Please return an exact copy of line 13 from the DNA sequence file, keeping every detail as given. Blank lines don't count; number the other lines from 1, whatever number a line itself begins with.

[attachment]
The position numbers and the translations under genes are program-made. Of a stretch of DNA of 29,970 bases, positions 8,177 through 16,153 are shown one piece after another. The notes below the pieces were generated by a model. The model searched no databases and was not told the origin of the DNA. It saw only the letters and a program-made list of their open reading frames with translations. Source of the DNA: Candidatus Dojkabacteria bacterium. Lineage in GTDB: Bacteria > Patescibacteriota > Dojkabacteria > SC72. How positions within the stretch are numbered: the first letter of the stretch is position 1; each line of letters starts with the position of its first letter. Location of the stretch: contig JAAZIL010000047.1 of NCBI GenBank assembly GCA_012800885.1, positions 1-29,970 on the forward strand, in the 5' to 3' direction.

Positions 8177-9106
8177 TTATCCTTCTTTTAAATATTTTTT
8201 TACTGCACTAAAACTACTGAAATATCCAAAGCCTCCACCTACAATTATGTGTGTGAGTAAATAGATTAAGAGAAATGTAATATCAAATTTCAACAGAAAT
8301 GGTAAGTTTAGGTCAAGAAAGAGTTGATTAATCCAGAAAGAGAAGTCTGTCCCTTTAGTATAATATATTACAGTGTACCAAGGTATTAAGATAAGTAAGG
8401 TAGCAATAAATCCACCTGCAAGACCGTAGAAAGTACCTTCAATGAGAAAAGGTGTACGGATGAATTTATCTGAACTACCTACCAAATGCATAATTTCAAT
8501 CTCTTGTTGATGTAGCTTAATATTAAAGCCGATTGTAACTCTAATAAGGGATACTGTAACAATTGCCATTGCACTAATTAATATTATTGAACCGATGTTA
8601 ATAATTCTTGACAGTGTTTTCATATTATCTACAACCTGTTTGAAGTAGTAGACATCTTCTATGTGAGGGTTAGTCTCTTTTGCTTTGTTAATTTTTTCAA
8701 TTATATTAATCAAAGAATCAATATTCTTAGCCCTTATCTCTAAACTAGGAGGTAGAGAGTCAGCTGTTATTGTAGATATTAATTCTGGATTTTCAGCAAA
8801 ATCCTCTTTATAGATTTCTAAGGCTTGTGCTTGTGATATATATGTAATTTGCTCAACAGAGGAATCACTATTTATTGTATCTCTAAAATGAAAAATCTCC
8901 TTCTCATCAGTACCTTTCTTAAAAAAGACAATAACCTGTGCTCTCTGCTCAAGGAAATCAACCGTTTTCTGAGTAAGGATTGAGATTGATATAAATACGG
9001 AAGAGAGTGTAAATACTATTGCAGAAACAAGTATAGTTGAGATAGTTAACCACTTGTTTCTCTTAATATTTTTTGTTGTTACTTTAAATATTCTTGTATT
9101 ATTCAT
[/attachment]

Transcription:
9101 ATTCAT